|Trout fising derby (1960) (courtesy of Maynard Historical Society)|
After several short-lived starts, April 15, 1915, saw the beginnings of what became, in time, the Maynard Rod and Gun Club. Growth was rapid. The first annual banquet, held at the Masonic Hall on January 21, 1921, drew a crowd of 90 members and guests. During the early years, the Club purchased and used land near White Pond, in Hudson. This era ended after the U.S. Army has seized adjacent land in 1942 for the creation of a munitions complex, and then forbade shooting events on the too-near Club grounds.
As World War II drew to a close, the Maynard Gun Club leased its clubhouse to the Army, and then turned its eye to acquiring land in Maynard. Over years, several purchases were made, cumulating in 93 acres of club-owned property, about half in Maynard and half in Sudbury. For a while, the Club made do with renting space for meetings, but in late 1948, committed to constructing a clubhouse on the grounds. Plans were drawn in 1949, construction followed, and on May 21, 1950, the Maynard Rod & Gun Club held a Grand Opening of the clubhouse and grounds, soon followed by building a dam on the Second Division Brook, so as to create a fish pond.
|(courtesy of the Maynard Historical Society)|
Clay targets are also referred to as clay pigeons. Their use began to replace live pigeon shooting around 1875. In the United Kingdom, live-bird shooting competitions were made illegal in 1921, but a target may still be called a "bird", a hit, a "kill", a missed target, a "bird away", and the machine which powers the targets is still known as a "trap". In “trap shooting”, the targets are launched singly in a direction generally away from the shooter. In “skeet shooting”, targets are launched across the shooter’s field of view from either side, either singly or two at once.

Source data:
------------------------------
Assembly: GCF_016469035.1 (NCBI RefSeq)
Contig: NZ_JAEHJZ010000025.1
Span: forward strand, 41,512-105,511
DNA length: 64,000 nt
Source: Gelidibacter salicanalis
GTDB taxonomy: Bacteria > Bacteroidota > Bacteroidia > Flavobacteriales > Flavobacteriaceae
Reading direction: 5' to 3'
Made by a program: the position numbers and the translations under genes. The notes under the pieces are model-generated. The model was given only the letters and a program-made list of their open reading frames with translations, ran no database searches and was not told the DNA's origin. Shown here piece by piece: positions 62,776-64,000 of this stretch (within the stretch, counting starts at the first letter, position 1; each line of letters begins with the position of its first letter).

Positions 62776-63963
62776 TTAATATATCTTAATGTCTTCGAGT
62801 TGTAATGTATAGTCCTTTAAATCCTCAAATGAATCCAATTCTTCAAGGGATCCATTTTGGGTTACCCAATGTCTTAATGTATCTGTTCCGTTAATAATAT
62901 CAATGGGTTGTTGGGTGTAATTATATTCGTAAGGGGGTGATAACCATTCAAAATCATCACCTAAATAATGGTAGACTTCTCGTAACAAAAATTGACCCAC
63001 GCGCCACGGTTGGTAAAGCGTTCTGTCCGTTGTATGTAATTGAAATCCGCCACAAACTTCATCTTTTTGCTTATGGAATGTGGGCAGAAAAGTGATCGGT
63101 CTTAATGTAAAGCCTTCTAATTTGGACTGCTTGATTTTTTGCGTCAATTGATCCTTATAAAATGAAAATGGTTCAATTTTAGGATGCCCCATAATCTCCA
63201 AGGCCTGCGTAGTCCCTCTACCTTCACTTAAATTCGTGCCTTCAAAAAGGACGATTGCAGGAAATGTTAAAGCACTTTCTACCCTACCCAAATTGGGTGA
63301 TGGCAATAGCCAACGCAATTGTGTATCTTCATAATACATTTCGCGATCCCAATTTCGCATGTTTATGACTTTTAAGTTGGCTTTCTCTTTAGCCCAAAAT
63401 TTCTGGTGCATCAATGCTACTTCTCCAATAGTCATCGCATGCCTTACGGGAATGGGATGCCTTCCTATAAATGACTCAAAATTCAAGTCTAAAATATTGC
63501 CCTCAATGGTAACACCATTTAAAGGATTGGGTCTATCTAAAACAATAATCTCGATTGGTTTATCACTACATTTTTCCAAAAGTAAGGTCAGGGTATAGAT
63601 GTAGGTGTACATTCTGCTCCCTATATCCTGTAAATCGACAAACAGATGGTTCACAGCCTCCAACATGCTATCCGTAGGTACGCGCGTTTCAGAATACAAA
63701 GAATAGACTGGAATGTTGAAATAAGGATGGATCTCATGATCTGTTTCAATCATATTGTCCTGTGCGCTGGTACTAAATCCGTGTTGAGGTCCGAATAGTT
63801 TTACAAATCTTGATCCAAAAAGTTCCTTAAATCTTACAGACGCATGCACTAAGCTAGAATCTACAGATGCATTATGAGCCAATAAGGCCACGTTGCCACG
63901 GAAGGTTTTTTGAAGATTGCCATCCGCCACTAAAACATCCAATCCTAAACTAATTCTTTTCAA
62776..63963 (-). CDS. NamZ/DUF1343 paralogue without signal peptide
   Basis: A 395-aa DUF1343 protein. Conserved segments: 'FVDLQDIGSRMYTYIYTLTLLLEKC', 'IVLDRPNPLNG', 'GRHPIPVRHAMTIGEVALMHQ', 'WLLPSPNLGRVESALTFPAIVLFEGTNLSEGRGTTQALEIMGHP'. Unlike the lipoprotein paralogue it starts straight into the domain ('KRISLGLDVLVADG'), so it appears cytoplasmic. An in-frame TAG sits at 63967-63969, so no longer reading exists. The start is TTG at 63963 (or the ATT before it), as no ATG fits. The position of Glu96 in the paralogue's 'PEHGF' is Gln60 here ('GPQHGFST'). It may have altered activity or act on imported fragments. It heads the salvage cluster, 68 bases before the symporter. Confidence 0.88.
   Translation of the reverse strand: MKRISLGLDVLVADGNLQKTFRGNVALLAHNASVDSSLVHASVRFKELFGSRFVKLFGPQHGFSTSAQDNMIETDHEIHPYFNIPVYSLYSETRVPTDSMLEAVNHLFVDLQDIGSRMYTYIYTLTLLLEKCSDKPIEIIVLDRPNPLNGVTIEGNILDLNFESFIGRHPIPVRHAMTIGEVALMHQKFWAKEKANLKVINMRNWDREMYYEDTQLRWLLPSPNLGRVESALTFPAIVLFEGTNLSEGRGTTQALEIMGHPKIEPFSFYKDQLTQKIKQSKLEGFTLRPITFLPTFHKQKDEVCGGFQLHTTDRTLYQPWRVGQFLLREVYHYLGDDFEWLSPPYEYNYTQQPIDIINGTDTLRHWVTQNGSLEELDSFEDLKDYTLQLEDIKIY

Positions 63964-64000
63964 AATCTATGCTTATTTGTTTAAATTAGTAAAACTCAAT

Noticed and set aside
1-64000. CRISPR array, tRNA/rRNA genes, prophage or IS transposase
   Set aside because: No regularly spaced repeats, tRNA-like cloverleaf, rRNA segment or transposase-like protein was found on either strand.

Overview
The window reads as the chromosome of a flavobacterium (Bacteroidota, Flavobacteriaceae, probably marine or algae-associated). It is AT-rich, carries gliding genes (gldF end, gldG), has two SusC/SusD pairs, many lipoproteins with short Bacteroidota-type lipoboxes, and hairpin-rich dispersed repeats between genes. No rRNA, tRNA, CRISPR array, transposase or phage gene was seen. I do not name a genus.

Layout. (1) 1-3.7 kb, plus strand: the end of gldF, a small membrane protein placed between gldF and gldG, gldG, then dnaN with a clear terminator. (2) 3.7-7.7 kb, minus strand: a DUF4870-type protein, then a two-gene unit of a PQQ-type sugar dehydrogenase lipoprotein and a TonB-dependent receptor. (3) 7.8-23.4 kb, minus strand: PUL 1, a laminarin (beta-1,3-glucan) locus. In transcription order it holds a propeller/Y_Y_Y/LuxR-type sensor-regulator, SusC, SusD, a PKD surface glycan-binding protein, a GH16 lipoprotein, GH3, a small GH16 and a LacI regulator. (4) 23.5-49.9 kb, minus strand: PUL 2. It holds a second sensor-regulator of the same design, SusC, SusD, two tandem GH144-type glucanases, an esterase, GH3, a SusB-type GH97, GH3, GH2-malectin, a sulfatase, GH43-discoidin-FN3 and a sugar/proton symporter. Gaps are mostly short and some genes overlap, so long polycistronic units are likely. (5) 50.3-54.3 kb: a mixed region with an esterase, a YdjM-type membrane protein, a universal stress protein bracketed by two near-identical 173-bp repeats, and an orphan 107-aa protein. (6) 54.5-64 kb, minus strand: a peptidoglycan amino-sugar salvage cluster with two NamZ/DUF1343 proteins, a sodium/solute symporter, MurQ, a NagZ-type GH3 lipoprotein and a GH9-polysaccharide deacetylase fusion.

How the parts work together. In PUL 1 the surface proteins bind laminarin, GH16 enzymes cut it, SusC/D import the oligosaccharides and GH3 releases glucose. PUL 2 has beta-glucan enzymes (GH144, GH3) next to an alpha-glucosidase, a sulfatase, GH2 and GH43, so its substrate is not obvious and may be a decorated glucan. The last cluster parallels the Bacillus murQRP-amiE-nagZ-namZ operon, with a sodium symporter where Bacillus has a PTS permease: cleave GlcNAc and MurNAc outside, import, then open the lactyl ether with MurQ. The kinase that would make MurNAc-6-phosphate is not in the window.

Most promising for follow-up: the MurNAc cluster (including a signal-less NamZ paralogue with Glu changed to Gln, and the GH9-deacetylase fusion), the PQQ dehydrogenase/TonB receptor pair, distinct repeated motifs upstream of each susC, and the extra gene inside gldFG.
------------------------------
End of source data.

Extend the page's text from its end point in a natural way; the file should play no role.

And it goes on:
Present-day, the Club offers a complete set of pistol, rifle, trap and skeet ranges for members to hone their skills, an archery range, and a trout-stocked pond. Access is via Old Mill Road, off of Waltham Street. The main lodge houses the member’s lounge, a function hall and an indoor pistol range. The Club is in the process of renovating the indoor range. There is also an open pavilion first built in 1984, refurbished in 1996. Indoor and outdoor spaces often hosts weddings. An annual fishing derby – suspended in 2020 and 2021 because of the COVID-19 pandemic – is expected to take place this May, and be open to the public. In past years, children have much-enjoyed this opportunity.
Some of the club’s land on the east side is leased to Boston Paintball, which has several fields for paintball events and competitions. Fields include building-to-building, an outdoor field with terrain and structures, and competition fields that comply with National Xball League specifications. Equipment can be rented or bring-your-own. Access to this is via Sudbury’s Powder Mill Road.
For a not directly related piece of history, years ago the Maynard Rod and Gun Club was host to an annual event that brought hundreds of motorcycle riders. Memories are of more than an hour of rumbling roar as bikes were guided west on Summer Street, down Nason Street, then east on Main Street, to finally finish at RGC for an afternoon of family picnic and entertainment. Given such a visually striking event, it’s a glaring omission that the Maynard Historical Society has no photographs. Finding a written history was also difficult. The only documents found so far are a 2011 write-up in the Somerville newspaper, describing the “7th Annual Massachusetts Motorcycle Ride for Recovery” as an all-day event, with a police-escorted, road-closed ride to Maynard, also a copy of a 2013 flyer for the “9th Annual Bob Herne Motorcycle Ride for Recovery” culminating in Maynard as a family picnic, with musical entertainment provided by James Montgomery Band, with guitarist Jon Butcher. This was put on by the Massachusetts Organization for Addiction Recovery.